labels: automotive, general motors, passenger cars
GM''s Buick turns 100 news
26 July 2003

Mumbai: General Motors Corp, the world's biggest automobile company, will celebrate the 100th anniversary of the Buick model, among the few of GM's original brands, this week. Thus, over 1,800 vintage Buicks will gather in Flint Michigan for the centennial.

The Buick has a chequered history. At the turn of the 20th century, over a thousand companies tried to improve on the horse-drawn carriage by building an automobile. Nearly all of them failed.

David Dunbar Buick was the founder of Buick Motor Division. Buick started off by building gasoline engines in 1899, and his engineer, Walter L Marr, built the first automobile, which he named Buick between 1899 and 1900.

But it was in 1903 that Buick began operations. That was the year the company was incorporated and moved from Detroit to Flint, a small town in Michigan, USA, known as vehicle town.

Buick recovered from near-bankruptcy in 1904 to become the No 1 producer of automobiles in 1908, surpassing the combined production of Ford and Cadillac, its closest competitors and was the financial pillar on which General Motors — today the world's largest automaker — was created.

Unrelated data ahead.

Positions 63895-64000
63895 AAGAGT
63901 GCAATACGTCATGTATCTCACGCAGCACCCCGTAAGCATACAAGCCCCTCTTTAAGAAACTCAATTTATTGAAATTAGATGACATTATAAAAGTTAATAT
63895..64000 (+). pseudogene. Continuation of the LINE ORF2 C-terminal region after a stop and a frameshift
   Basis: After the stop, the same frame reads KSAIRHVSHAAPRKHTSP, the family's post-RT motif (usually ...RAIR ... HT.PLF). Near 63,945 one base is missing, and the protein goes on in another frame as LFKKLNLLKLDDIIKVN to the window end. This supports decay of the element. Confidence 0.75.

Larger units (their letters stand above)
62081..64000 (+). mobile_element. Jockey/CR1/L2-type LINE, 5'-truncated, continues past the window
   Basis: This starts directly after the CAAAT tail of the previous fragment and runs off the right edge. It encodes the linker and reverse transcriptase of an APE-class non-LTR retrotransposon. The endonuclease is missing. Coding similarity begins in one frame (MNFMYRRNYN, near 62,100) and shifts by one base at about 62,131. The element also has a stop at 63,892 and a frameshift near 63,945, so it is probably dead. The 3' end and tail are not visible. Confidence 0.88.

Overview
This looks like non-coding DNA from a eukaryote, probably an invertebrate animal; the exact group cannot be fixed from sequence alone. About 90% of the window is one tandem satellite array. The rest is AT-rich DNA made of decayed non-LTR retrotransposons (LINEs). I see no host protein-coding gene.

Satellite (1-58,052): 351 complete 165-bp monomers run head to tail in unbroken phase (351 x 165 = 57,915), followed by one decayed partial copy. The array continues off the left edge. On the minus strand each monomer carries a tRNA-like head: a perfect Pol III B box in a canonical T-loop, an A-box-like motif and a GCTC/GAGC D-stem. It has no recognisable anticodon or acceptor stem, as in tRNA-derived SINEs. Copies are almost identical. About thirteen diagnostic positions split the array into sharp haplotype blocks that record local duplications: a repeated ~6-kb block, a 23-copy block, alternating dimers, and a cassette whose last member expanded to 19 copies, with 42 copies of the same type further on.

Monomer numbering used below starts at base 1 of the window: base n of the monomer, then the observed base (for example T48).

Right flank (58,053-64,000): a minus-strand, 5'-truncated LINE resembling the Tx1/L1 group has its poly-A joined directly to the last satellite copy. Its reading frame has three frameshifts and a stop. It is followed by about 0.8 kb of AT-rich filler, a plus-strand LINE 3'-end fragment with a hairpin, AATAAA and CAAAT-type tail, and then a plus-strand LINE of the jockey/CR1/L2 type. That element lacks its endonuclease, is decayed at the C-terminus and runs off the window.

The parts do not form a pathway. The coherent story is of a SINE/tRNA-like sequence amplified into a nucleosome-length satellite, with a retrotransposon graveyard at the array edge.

A number of major contributors to US auto history first headed towards Buick, an auto-building company — names such as Billy Durant, GM's founder, Charles W Nash, a founder of what later became American Motors, Walter P Chrysler, founder of Chrysler Corp, and Harlow H Curtice, a GM president and chief executive in the postwar era. Louis Chevrolet, co-founder with Durant of the Chevrolet automobile, had earlier achieved fame as a Buick race team driver.

But Buick's most important achievement could be that it started the concept of creating various cars for different groups of people. Because of that GM survived, as different parts of the company did well at different times.

When Buick Motor Car Company moved to Flint, Michigan, William Crapo Durant, a remarkable carriage-maker, took charge and predicted that someday a million cars a year of Buick would be in demand. Durant oversaw Buick's rise to become the second-largest and most influential automobile manufacturer in the country.

Early members of the fledgling GM company were Buick, Oldsmobile, Cadillac, Oakland (now Pontiac), Ewing, Marquette, Welch, Scripps-Booth, Sheridan, and Elmore, together with Rapid and Reliance trucks. Another automotive division, Chevrolet, became part of the corporation in 1918.

By 1920, more than 30 companies had been acquired by GM, by purchase of all or part of their stock. Two were forerunners of major GM subsidiaries — the McLaughlin Motor Company of Canada (which later became General Motors of Canada Ltd) and the Fisher Body Company, in which GM initially gained a 60-per cent interest.

The General Motors Company officially became General Motors Corporation on 13 October 1916, when incorporation papers were filed in Delaware. By 1 August 1917, the new corporation had acquired all the stock of GM of New Jersey, which was formally dissolved two days later.


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GM''s Buick turns 100